Large reductions in prison population can be made without endangering public safety, study says

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FOR IMMEDIATE RELEASEINDIANAPOLIS — A paper published in the journal Criminology & Public Policy addresses one of the most important crime policy questions in America: Can prison populations be reduced without endangering the public?
That question was examined by researchers who tested the impact on public safety of California’s dramatic efforts to comply with court-mandated targets to reduce prison overcrowding
The results showed that California’s Realignment Act, passed in 2011, had no effect on aggregate violent or property crime rates in 2012, 2013 or 2014. When crime types were disaggregated, a moderately large, statistically significant association between realignment and auto theft rates was observed in 2012. By 2014, however, this effect had decayed, and auto theft rates returned to pre-realignment levels.
The paper, “Is Downsizing Prisons Dangerous? The Effect of California’s Realignment Act on Public Safety,” was authored by Jody Sundt, associate dean and associate professor at the School of Public and Environmental Affairs at Indiana University-Purdue University Indianapolis; Emily Salisbury, an associate professor of criminal justice at the University of Nevada, Las Vegas; and Mark Harmon, an assistant professor in the Department of Criminology and Criminal Justice in the Hatfield School of Government at Portland State University.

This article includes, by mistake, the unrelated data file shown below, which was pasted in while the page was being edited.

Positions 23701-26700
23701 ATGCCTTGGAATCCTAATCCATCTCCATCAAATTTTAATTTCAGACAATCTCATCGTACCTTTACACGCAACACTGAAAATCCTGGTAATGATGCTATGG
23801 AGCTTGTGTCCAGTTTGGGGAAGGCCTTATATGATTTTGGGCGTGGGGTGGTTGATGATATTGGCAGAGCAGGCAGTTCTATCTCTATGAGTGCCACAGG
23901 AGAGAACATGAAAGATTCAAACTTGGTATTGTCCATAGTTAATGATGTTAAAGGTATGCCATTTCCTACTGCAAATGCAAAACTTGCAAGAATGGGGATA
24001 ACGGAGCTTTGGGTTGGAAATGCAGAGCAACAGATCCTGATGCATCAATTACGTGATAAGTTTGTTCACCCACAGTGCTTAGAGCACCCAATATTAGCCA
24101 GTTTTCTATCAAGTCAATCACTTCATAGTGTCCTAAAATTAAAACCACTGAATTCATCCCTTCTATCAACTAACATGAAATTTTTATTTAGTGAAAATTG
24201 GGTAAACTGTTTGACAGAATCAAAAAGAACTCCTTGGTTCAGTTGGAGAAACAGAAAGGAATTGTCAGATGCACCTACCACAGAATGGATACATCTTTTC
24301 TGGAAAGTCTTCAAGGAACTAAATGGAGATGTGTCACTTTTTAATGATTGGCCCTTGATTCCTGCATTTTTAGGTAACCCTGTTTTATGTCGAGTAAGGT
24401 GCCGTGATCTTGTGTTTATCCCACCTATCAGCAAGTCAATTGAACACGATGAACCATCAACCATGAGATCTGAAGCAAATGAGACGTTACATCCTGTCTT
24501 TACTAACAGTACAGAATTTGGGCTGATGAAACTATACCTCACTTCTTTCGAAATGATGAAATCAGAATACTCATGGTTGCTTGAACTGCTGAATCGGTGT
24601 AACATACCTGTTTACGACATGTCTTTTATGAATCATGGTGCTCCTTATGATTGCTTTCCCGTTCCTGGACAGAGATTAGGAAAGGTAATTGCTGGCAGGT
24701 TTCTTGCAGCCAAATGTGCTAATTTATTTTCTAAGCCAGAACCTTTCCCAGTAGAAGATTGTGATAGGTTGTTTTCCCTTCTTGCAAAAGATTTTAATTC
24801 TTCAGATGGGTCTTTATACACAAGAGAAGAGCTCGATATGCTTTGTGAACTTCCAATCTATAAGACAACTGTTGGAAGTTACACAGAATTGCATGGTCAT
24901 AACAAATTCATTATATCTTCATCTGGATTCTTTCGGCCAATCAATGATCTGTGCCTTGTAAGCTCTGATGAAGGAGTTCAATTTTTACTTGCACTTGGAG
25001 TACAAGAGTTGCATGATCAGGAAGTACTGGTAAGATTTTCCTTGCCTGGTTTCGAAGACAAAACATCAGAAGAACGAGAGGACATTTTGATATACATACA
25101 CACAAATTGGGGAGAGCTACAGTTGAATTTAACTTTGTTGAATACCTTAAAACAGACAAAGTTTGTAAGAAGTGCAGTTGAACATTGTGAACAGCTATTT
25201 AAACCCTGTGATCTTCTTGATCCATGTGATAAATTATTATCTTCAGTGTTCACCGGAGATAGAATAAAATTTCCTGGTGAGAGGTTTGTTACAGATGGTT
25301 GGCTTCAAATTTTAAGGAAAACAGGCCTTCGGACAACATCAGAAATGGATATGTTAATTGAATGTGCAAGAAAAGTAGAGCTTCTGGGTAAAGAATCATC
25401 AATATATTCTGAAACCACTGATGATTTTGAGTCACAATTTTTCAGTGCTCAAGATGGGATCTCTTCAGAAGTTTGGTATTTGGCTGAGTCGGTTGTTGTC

“The results provide evidence that large reductions in the size of the prison population can be made without endangering the overall safety of the public,” Sundt said. “Three years after the passage of the Realignment Act, California crime rates remained at levels comparable to what we would predict if the prison population had remained at 2010 levels.”
According to the paper, within 15 months of its passage, realignment reduced the total prison population by 27,527 inmates and saved $453 million.
Realignment substantially reduced the size of the prison population by shifting responsibility for certain groups of offenders to local jurisdictions.
The researchers found that with a mixture of jail use, community correction, law enforcement and other preventive efforts, California counties have provided a …

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